Wednesday, April 3, 2013

The Laws of Persuasion: Character Counts

Part 4 of a 5-part series

If you want to change customers' beliefs, remember character counts.

So said the Ancient Greek philosopher Aristotle in his fourth-century BC Treatise on Rhetoric.

We like to think we're moved by good speeches, not good speakers.

But that's not the case, Aristotle says.

"It is not true, as some writers assume in their treatises on rhetoric, that the personal goodness revealed by the speaker contributes nothing to his power of persuasion; on the contrary, his character may almost be called the most effective means of persuasion he possesses."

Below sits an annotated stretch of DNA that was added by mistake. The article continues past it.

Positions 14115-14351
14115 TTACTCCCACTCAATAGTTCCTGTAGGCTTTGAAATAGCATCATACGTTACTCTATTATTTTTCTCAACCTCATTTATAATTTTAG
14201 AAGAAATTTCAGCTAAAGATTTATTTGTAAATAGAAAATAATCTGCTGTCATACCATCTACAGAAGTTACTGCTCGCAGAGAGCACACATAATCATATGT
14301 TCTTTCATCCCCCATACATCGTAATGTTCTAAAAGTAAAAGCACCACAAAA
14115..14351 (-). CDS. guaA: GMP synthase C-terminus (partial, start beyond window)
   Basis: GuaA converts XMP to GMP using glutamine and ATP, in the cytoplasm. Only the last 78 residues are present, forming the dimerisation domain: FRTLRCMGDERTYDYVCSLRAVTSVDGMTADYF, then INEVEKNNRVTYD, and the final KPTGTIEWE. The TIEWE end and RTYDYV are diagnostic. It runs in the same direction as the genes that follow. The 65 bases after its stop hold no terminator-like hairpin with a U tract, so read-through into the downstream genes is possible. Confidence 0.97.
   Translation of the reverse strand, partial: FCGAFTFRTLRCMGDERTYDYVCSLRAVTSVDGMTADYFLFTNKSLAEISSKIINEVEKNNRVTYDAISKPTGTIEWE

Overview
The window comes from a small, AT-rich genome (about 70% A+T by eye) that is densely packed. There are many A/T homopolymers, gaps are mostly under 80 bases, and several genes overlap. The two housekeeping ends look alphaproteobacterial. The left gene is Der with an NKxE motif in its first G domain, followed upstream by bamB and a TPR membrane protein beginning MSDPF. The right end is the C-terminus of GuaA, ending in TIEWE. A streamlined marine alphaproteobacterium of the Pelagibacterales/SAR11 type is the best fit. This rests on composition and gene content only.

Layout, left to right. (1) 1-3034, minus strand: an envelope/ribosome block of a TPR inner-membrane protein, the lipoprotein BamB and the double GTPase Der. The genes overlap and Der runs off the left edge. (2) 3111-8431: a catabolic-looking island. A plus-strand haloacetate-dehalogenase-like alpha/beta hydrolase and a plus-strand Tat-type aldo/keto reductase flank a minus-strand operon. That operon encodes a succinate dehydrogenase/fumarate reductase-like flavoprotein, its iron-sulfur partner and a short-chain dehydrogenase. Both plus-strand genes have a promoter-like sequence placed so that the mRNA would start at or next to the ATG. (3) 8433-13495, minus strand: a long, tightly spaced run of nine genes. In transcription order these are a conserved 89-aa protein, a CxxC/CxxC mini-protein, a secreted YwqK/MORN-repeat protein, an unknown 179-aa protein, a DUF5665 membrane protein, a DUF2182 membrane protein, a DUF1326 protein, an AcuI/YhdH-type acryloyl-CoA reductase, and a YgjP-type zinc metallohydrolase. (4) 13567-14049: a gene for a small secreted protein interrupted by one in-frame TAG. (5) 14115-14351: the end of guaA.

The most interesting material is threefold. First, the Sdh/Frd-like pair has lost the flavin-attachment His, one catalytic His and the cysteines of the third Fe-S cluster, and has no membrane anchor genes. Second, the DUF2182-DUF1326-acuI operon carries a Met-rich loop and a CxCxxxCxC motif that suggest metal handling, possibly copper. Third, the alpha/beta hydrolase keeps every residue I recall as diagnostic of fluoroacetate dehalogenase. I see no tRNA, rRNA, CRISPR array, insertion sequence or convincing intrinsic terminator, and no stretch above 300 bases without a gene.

So stay upright and be strong; it will serve you well.

As the late Zig Ziglar once said, "The most important persuasion tool you have in your entire arsenal is integrity.”
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